Jean-Michel Jarre returns for his second immersive music event with a VR concert in Notre-Dame on New Year’s Eve, December 31, 2020. His first effort, Alone Together, was an innovative attempt to bring his electronic music to a global audience and music students in Paris. But we were disappointed with the wait time to get into the VR event, and many participants were frustrated at having to log out and log back in (some repeated) to gain access. By the time we got there, he was in the last minutes of his performance. From a technical standpoint, it felt like using the Web back in the 90s. Hopefully, the lessons learned will lead to a better experience this time.
Spending time in VR on New Year’s Eve is probably the safest thing you can do during the COVID-19 pandemic – as long as you’re not sharing your headset with strangers. Since the concert will be broadcast live from Paris, it makes for ideal timing if you’re in the States.
The VR Concert in Notre-Dame
Notre-Dame de Paris, the landmark French cathedral, was severely damaged in a fire in 2019. Until this year, it has always been a special place on New Year’s Eve. Most of the crowd in Paris is gathered around the L’Arc de Triomphe on the Champs-Elysées, a scene that echoes Times Square in NYC (and something we’ve always avoided). However, the cathedral will be closed this year due to the ongoing renovation work. Surrounded by scaffolding, it’s hardly an uplifting sight.
For the live VR concert in Notre-Dame, Jean-Michel Jarre will utilize a nearby studio with his avatar in a virtual replica of the setting. According to Pollstar,
The concert, dubbed “Welcome to the Other Side,” will be presented for free in partnership with the City of Paris under the patronage of UNESCO. A Radio broadcast will be available on France Inter; a television broadcast will be available on BFM Paris; the livestream will be available on Facebook and YouTube; and the VR immersion experience will be available on VR Chat.
You can access the concert on New Year’s Eve on headsets using the social VR platform VRchat, and through any mobile device, and PC or Mac.
Experiencing Notre-Dame in Virtual Reality / 360 Video
If Jean-Michel Jarre’s electronic music isn’t to your taste, there are other ways to have an immersive experience of Notre-Dame. We have to start with the amazing re-creation of the cathedral in the game Assassin’s Creed Unity. Two years of painstaking work went into this effort, and while it was not meant to be 100% accurate, it may still be useful as a resource for the reconstruction (which the Paris-based maker of the game Ubisoft is donating money to).
Here is a breathtaking 4K 60FPS video of climbing the cathedral from the game.
For a VR experience, check out the short but stunning 360 video filmed by BBC in the months before the fire.
There are several other immersive options as well. Engage has a flat video of their VR tour, as does Targo with their VR documentary (available through Oculus TV) on the rebuilding. The founders of Targo, Chloé Rochereuil and Victor Agulhon, created a 360 video for Flyview, the location-based VR company in Paris, that takes you into the cathedral before and during the reconstruction.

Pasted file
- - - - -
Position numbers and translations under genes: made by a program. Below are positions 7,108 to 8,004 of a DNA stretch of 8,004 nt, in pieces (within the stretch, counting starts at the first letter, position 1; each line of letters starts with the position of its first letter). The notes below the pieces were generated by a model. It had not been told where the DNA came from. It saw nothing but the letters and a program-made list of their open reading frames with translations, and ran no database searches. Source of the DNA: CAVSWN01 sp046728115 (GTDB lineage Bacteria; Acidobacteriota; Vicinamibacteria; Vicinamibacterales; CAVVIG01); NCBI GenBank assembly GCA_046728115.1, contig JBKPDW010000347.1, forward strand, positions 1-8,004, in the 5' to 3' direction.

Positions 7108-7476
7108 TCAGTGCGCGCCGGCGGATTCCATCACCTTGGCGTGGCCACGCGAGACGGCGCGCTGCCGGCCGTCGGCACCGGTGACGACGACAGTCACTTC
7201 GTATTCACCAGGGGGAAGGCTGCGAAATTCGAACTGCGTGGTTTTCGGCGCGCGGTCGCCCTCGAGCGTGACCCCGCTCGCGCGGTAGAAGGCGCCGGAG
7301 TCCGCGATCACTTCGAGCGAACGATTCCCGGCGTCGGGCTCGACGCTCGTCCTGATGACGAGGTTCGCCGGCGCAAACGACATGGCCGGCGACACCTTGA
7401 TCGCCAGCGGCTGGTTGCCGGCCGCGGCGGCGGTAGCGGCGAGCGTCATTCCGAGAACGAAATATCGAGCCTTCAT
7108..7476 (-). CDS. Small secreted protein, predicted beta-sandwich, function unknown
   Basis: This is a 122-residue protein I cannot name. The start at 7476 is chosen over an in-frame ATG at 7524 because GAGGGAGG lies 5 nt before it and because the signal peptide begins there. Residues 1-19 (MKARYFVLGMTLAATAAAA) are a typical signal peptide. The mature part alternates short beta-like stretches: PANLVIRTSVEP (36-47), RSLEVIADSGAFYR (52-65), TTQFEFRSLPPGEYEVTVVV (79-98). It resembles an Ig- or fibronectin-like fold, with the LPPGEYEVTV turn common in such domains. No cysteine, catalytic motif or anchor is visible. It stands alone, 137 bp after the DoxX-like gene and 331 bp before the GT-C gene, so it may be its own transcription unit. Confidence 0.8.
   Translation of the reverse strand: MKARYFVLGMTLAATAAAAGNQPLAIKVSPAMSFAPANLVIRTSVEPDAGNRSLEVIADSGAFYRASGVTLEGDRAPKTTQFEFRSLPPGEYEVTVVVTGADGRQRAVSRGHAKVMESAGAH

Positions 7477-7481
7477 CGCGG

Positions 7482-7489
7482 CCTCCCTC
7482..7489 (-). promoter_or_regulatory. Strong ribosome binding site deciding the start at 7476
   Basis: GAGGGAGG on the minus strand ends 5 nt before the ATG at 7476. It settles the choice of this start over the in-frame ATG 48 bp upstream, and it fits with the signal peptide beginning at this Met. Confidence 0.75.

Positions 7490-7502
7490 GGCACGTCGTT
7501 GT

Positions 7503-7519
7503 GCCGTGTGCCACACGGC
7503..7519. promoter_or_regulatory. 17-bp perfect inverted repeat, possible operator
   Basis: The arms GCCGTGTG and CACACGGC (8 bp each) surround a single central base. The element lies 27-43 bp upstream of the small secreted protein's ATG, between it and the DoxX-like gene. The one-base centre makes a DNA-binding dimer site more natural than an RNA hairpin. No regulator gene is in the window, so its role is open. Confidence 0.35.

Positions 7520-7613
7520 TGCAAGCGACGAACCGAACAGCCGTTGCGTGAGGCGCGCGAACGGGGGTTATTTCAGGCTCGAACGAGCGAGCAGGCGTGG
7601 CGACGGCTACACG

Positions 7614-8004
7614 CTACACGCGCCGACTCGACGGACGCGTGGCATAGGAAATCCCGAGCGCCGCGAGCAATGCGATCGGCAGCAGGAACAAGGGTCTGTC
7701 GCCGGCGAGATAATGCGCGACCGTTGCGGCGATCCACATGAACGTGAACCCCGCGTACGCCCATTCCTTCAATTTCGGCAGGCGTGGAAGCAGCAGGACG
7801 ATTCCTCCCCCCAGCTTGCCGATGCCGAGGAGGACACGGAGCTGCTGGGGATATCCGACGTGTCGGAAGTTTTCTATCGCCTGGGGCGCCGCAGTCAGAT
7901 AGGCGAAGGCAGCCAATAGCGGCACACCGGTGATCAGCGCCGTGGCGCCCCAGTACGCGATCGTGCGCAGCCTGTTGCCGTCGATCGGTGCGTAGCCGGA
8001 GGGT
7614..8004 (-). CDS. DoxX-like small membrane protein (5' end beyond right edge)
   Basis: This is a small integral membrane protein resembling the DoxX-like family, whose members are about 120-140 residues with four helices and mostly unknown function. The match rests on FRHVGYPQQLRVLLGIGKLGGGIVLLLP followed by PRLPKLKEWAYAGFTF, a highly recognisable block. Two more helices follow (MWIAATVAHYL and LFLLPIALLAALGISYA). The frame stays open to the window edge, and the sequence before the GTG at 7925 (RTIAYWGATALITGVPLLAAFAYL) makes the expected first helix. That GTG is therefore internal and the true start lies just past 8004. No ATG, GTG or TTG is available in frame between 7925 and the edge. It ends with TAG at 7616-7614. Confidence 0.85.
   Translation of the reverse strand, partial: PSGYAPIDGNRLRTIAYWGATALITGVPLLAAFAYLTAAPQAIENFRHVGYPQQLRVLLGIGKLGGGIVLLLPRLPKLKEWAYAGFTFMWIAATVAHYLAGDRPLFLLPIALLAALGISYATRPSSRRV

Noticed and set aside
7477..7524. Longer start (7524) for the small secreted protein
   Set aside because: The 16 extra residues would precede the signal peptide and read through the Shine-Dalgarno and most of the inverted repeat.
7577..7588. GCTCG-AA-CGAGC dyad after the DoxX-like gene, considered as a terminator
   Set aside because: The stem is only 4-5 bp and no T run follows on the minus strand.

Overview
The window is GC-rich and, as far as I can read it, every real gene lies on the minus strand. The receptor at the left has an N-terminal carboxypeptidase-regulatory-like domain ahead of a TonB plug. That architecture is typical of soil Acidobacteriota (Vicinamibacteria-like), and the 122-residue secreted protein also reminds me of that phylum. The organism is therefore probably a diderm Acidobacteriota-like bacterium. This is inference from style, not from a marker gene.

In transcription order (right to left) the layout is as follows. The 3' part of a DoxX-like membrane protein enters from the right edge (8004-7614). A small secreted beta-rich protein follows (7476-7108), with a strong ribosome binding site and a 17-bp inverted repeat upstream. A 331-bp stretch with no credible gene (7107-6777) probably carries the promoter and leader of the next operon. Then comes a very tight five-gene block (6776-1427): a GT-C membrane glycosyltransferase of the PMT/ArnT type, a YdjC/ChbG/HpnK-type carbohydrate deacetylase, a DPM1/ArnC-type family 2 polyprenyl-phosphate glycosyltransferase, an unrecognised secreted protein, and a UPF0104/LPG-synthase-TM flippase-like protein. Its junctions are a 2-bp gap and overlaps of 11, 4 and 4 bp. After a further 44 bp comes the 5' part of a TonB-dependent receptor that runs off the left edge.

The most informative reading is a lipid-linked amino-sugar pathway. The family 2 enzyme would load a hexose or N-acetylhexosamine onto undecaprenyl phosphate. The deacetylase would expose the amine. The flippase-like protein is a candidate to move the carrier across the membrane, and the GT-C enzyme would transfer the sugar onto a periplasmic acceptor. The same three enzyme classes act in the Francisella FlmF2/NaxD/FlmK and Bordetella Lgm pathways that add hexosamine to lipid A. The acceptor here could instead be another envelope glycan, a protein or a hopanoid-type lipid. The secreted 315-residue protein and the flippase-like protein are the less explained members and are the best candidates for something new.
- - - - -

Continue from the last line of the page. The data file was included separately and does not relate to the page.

Before the fire, Targo posted a 360 video on The Man Behind Notre-Dame online, which gives you access to some of the smaller spaces in the cathedral.
VR Concerts Come of Age
VR music experiences are finally beginning to mature as the pandemic has pushed artists to become more innovative. Our favorite remains Lindsey Sterling’s remarkable live performance in VR back in August. She gets the DNA of virtual reality – the feeling of immersion, the need for movement, and providing the audience with a sense of agency. Jean-Michel Jarre didn’t get there in his first attempt, but he does understand where we are today with XR technologies.
Virtual reality is to the performing arts today what cinema was to the theatre in its early days, a kind of curiosity. I believe that VR will become tomorrow, a mode of expression in its own right.
Indeed, it will. And we hope to see you at the live VR Concert in Notre-Dame on New Year’s Eve.
Emory Craig is a writer, speaker, and VR consultant with extensive experience in art, new media, and higher education. He speaks at global conferences on innovation, education, and ethical technology in the future. He has published widely and worked with the US Agency for International Development, the United Nations, and the Organization for Economic Co-operation and Development (OECD). Living at the intersection of learning, games, and immersive storytelling, he is fascinated by AI-based avatars, digital twins, and the ethical implications of blurring the boundaries between the real and the virtual.